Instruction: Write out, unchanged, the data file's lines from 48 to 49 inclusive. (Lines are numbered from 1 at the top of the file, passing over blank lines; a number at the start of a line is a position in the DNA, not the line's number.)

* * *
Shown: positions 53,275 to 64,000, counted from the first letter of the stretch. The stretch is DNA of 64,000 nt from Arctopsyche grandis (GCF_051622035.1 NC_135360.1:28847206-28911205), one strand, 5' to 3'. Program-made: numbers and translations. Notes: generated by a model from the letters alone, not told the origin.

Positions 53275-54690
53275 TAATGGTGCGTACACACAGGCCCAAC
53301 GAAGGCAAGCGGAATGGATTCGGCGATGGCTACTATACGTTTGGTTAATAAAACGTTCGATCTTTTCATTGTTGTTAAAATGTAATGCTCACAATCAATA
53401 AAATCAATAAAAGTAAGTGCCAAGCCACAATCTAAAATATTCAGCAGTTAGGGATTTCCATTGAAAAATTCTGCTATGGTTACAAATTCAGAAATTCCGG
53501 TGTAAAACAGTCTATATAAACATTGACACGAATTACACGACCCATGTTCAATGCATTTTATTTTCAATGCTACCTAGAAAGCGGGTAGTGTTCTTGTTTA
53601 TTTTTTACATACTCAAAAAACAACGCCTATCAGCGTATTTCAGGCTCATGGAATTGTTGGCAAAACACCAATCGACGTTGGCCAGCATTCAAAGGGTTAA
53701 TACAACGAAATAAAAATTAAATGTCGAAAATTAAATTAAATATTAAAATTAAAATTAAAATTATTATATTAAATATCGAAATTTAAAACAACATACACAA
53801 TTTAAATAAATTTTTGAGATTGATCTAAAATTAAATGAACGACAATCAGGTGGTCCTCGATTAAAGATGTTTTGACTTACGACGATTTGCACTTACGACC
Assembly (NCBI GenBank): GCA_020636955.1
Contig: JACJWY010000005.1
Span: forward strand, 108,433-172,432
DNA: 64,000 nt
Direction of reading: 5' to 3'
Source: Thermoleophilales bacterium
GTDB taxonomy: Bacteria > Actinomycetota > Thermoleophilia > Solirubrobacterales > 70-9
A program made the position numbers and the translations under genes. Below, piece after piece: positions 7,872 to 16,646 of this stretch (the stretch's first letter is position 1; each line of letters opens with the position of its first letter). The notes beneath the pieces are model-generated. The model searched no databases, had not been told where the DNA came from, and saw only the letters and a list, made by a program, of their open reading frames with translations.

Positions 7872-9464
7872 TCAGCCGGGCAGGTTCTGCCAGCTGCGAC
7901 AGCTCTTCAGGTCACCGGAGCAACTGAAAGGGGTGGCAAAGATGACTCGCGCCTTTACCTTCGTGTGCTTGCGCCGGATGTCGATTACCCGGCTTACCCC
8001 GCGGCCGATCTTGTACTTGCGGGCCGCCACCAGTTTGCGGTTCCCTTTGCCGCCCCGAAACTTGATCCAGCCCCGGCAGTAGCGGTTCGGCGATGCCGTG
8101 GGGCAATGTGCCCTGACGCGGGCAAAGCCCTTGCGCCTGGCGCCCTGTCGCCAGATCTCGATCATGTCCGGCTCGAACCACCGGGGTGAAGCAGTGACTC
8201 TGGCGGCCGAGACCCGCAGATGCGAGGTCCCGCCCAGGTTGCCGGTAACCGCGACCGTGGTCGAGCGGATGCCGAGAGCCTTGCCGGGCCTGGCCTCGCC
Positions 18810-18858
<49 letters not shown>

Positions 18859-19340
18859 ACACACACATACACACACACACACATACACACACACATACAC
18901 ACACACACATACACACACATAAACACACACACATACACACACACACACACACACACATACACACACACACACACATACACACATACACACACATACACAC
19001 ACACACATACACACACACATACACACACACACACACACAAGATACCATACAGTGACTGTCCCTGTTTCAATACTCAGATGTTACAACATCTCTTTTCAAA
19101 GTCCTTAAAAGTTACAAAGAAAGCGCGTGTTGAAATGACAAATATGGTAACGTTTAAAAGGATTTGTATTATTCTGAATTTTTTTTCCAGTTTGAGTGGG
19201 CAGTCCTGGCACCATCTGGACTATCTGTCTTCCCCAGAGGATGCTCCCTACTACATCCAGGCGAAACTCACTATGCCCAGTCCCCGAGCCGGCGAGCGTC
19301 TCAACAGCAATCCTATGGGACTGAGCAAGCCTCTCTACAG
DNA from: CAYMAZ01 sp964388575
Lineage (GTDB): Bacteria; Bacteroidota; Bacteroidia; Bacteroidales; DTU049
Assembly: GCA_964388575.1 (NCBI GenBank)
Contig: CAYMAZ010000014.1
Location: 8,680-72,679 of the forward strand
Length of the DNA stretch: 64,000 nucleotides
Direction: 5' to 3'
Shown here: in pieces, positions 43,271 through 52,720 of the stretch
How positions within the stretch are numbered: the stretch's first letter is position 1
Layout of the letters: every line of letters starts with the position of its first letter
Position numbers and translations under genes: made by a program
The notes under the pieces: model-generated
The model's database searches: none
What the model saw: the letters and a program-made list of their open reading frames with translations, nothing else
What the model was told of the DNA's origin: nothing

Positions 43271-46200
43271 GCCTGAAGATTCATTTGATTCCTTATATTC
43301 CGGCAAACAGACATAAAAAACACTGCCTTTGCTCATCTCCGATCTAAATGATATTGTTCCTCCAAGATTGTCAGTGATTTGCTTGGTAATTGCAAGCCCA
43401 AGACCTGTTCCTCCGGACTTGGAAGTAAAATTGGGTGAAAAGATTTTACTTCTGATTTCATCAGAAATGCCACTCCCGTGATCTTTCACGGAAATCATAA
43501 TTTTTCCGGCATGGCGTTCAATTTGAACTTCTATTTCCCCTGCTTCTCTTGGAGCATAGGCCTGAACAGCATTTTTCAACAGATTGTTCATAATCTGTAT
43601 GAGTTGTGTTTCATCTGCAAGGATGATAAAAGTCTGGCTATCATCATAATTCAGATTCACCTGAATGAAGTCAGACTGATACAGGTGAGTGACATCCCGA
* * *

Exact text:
Positions 43271-46200
43271 GCCTGAAGATTCATTTGATTCCTTATATTC